It’s getting more difficult for companies to advertise tobacco and alcohol products. Tobacco ads are no longer permitted on television.(1) On websites and YouTube, age verification is required to view content purportedly targeting an adult audience.

The tobacco industry has a long history of marketing to young people. The goal is to get people addicted at a young age to become life-long customers. Also, young people are more susceptible to peer pressure and are much less risk averse. So they are an easier target. Adults are better informed. They know the adverse health effects of tobacco, are more risk averse, and may even know someone negatively impacted by tobacco.

I recently subscribed to Wired magazine with their print and digital access offer. As I was looking through the July/August 2019 magazine, I was surprised to see expensive full-page ads for tobacco products, vaping, and hard alcohol.(2) The thought that immediately came into my mind was that Wired magazine must reach a young audience. You’re not going to see ads for chewing tobacco or cigarettes in “Senior Living Today Magazine” or even publications reaching a middle age audience. Nobody at age 32 is waking up in the morning thinking, “Maybe I’ll get addicted to cigarettes today.” It’s young people who are likely to try cigarettes.

I tracked down a Wired magazine media kit from 2017.(3) Their readership reaches millions of people, and included in their largest demographic are high school seniors. They cut off their reported market data at 18 years old, but presumably there isn’t a steep cliff but a rounded curve at that age group. The magazine obviously has an audience of any kids interested in the tech and maker community, and that probably reaches to middle school students.

On page 14 of the media kit, the Wired Media Group touts the ability to reach ‘young’ people stating their audience is “3X more likely to be in the young… segment.” This undoubtedly gets the interest of tobacco companies.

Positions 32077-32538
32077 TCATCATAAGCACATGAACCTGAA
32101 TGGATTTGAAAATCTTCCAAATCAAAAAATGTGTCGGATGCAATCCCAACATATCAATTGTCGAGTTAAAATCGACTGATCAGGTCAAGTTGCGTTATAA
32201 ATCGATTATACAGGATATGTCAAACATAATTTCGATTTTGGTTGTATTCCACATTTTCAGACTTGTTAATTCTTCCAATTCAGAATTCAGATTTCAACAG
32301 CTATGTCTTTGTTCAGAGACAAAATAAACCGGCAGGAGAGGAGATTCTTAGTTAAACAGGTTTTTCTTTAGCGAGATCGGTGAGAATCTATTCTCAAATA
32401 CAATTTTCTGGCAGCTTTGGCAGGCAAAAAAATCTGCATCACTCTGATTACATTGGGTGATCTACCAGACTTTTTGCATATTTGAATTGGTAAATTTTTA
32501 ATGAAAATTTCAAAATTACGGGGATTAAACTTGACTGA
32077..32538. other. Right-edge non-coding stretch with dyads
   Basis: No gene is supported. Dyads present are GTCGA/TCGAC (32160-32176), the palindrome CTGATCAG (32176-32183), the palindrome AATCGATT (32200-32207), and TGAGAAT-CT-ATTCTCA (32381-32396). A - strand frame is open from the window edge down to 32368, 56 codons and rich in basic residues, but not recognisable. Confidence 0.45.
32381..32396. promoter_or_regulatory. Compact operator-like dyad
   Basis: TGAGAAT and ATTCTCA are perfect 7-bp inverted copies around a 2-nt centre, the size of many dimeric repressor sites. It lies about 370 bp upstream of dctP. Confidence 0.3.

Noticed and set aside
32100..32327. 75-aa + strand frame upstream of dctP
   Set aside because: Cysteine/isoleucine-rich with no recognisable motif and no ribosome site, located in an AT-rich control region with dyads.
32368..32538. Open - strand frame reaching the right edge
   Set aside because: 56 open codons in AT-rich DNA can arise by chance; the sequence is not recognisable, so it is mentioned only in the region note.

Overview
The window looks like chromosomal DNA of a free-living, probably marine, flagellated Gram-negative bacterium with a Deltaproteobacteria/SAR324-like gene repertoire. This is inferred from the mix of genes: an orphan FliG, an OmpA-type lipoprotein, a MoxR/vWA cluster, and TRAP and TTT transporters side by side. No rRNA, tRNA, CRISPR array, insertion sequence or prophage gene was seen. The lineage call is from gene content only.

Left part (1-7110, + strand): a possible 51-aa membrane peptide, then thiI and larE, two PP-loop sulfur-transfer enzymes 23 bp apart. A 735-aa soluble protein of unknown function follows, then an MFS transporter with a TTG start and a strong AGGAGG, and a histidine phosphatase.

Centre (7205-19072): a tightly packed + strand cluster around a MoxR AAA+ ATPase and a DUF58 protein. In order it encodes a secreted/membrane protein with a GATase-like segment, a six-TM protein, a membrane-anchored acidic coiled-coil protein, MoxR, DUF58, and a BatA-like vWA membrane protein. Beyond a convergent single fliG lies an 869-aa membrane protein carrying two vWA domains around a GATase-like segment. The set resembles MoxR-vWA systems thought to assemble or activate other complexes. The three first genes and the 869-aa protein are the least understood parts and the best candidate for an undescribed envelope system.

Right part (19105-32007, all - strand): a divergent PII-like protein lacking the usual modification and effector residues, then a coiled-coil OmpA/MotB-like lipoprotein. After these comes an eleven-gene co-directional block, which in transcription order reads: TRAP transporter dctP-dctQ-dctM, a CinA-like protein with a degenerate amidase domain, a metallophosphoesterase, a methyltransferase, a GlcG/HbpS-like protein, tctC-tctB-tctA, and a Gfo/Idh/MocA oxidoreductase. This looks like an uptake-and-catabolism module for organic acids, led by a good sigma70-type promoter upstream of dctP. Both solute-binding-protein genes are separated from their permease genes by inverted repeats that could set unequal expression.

Page 21 shares the cost of advertising in Wired magazine. It’s about $150,000 for a single page ad. Advertisers don’t spend that kind of money unless there’s a significant return on their investment.

One of the ads in the Jul/Aug magazine is for Hornitos tequila and it’s a thinly veiled adaptation of the Apple “Think Different” campaign from 1997-2002. [Video | Wikipedia] The tequila ad states: “Here’s to the shot takers. The rule breakers…. The makers…” and the list goes on. Those familiar with the Apple campaign will likely see the similarity immediately. A younger generation will see alcohol as cool and something that makers and rule breakers should embrace.

Other ads in the magazine include products like chewing tobacco, vaping, and cigarettes.

I’m not a prude. I really don’t care what people do as long as they aren’t significantly harming themselves or harming others. Adults are free to choose how much or little damage they’d like to inflict on their health in exchange for some perceived pleasure. The reason for this article is simply to point out the creative ways that companies can advertise their products and circumvent regulations. It shows ingenuity and tenacity. It’s an interesting case study in the complexities and limitations of government regulation. Despite the societal pressures, companies seem to always find innovative ways to dump toxic waste, pollute the air, contaminate ground water, sell banned pharmaceuticals to other countries, and advertise cigarettes to children. It’s really quite remarkable.

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(1) “Studs Terkel discusses television and advertising with Nicholas Johnson of the FCC,” 3 Aug 1970, starting at 2m 45s. Learn more about Nicholas Johnson at NicholasJohnson.org

(2) Wired Magazine, Jul/Aug 2019. This is a PDF of the cover and selected ads from the publication used for non-commercial, education and social commentary purposes.

(3) Wired Magazine Media Kit, 2017. This is a PDF provided by the Wired Media Group made available to the public and advertisers to provide information about their reach and impact.